Last month, I explained how my wife Linda and I had received planning approval for our house designs for the two adjacent plots of land in Berry Hill in the Forest of Dean, Gloucestershire — one house for us, and the second for Bruce Bendall, my builder friend from the area, and his wife Kathy, who we sold the second plot to. In return, Bruce agreed to sign a contract to build our new home, contiguously with his own.

With approval granted, we began clearing the site, carving out the driveway and creating the level plinths for the two houses ready for the foundations.

digging foundations for new home

Starting the Foundations

Why does it always rain when one digs foundations? I have lost count of the number of foundations that I have been involved in, and I simply can’t remember a trench that wasn’t filled full of water.

The actual dig went fine and Simon Drake, our building inspector, came out to see the trenches and both he and the inspecting architect were satisfied. However, later that evening it started to rain and by the next morning there was water sitting in the bottom of the trenches and several of the sides had fallen in.

The day cheered up though, giving Bruce and his two sons time to clear the trenches out and get ready for the concrete lorries, which duly began to arrive by mid morning. Bruce had opted not to use a pump, so the lorries backed up the drive and deposited the concrete straight into both sets of the foundations. It had to be a pretty wet mix, and by heaving it around with rakes both foundations were concreted by the end of the day. My foundations took a total of 19m³ of concrete.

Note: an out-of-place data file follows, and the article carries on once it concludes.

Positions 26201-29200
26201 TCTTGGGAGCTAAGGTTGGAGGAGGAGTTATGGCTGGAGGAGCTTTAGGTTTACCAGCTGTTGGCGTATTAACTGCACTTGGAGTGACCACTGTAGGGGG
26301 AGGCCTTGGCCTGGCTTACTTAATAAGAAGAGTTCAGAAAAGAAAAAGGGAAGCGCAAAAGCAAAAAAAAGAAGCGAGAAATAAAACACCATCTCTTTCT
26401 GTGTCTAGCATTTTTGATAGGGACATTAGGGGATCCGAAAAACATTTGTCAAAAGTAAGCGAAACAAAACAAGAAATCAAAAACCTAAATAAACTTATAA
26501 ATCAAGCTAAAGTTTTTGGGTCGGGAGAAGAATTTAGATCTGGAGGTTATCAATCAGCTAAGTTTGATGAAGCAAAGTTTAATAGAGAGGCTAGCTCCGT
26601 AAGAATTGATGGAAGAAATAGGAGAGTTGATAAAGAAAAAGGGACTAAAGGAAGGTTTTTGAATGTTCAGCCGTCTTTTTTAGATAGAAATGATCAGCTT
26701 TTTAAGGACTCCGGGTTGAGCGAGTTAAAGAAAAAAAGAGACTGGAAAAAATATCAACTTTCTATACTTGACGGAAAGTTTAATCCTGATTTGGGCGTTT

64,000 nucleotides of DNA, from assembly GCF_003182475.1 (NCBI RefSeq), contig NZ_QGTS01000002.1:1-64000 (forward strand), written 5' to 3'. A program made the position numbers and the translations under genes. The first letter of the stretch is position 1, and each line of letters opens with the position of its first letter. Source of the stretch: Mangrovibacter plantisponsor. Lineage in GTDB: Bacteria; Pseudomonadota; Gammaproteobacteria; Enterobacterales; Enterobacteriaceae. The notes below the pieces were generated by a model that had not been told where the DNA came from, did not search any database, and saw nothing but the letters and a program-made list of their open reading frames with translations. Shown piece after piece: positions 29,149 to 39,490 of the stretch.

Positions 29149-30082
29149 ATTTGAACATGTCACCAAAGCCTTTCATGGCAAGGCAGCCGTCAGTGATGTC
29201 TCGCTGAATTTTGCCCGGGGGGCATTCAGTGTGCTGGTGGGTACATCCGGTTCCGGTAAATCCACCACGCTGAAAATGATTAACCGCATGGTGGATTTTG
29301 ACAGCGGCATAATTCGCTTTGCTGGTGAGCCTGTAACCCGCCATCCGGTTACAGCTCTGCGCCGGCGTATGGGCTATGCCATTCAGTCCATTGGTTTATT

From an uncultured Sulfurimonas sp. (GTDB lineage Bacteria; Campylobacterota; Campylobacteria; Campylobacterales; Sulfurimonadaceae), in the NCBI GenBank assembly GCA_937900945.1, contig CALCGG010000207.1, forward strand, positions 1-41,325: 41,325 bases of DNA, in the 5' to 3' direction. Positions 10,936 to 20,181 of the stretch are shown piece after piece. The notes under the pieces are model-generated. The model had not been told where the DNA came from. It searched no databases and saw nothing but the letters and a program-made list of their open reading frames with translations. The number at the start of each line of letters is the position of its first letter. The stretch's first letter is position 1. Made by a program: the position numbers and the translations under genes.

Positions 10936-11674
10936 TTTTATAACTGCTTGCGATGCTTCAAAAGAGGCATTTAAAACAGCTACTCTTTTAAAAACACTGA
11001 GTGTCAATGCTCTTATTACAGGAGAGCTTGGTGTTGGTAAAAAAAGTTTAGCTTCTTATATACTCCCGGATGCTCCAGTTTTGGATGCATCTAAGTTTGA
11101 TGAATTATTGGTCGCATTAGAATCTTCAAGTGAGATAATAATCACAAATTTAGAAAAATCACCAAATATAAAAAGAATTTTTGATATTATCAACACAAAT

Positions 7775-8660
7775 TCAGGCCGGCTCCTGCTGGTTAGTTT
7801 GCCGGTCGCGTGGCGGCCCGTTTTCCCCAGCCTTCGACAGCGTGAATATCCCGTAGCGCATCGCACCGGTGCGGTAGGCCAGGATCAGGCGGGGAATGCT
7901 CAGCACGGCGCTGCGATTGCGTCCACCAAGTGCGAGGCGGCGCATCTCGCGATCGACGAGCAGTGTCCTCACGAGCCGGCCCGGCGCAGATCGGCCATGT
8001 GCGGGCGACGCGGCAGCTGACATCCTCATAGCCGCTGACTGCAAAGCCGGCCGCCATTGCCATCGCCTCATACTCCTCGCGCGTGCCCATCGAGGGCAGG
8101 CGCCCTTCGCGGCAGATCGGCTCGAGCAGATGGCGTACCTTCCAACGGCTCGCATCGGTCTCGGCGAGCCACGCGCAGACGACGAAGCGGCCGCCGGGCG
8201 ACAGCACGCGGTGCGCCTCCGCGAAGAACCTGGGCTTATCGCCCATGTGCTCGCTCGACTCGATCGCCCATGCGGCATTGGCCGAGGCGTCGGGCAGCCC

There’s almost an audible sigh of relief when the concrete is in for the foundations. It’s a major hurdle. Despite all of the planning and all of the investigation, one doesn’t completely know what you’re going to come across until it’s all dug out. Fortunately all proved fine on our plots. From now on we’d be building up and not down and that’s a great feeling.

Bricklayers Tom and Sam, who’d worked on our previous two homes, joined us the following day. Unfortunately, the block company let us down and Bruce had to spend much of his time running backwards and forwards to Jewson picking up packs of blocks, which they let us have at almost the same rate as the full load that turned up a day later.

Within two days, both sites were up to damp-proof course level, ready for oversite.

Building the Oversite

We’d opted for a concrete oversite rather than a beam and block floor — the reason being that we’d carved out level plinths into a substrate mixture of sand, clay and stone that compacted beautifully and, when damped, set almost like concrete itself. Bruce built up the levels before blinding with sand.

We then had another departure from the norm. Both Bruce and I have had problems in the past with self-levelling screeds and difficulty in getting floor tiles to stick to them. So we decided that we’d do away with the need for a screed and that the concrete oversite itself would be our finished floor.

It’s controversial, I admit. A good number of people reckon that the underfloor heating won’t be as responsive buried in the solid slab as it would be within a lightweight screed. Others, including myself and Bruce, think that underfloor heating relies on the slow release of heat from a thermal mass and that, while it may not be as responsive, that’s the whole point: it’s what makes it different to the on/off instantaneous heat of radiator systems.